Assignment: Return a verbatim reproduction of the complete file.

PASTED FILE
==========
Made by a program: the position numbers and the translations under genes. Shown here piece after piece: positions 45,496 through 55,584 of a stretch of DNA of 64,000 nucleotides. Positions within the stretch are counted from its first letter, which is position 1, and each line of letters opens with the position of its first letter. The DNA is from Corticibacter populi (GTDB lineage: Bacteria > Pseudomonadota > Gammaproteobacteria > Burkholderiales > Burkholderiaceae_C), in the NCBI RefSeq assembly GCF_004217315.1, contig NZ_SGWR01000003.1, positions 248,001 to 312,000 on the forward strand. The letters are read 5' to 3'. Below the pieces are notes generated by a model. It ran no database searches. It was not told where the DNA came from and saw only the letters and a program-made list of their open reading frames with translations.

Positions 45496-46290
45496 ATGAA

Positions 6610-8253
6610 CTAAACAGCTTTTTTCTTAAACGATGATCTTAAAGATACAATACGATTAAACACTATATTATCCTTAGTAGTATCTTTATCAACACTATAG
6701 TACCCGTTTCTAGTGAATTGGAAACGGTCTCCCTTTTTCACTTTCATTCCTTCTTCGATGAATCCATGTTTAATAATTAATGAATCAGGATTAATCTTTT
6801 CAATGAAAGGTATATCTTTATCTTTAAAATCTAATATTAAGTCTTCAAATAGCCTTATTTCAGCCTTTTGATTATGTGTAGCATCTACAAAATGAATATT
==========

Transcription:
Made by a program: the position numbers and the translations under genes. Shown here piece after piece: positions 45,496 through 55,584 of a stretch of DNA of 64,000 nucleotides. Positions within the stretch are counted from its first letter, which is position 1, and each line of letters opens with the position of its first letter. The DNA is from Corticibacter populi (GTDB lineage: Bacteria > Pseudomonadota > Gammaproteobacteria > Burkholderiales > Burkholderiaceae_C), in the NCBI RefSeq assembly GCF_004217315.1, contig NZ_SGWR01000003.1, positions 248,001 to 312,000 on the forward strand. The letters are read 5' to 3'. Below the pieces are notes generated by a model. It ran no database searches. It was not told where the DNA came from and saw only the letters and a program-made list of their open reading frames with translations.

Positions 45496-46290
45496 ATGAA

Positions 6610-8253
6610 CTAAACAGCTTTTTTCTTAAACGATGATCTTAAAGATACAATACGATTAAACACTATATTATCCTTAGTAGTATCTTTATCAACACTATAG
6701 TACCCGTTTCTAGTGAATTGGAAACGGTCTCCCTTTTTCACTTTCATTCCTTCTTCGATGAATCCATGTTTAATAATTAATGAATCAGGATTAATCTTTT
6801 CAATGAAAGGTATATCTTTATCTTTAAAATCTAATATTAAGTCTTCAAATAGCCTTATTTCAGCCTTTTGATTATGTGTAGCATCTACAAAATGAATATT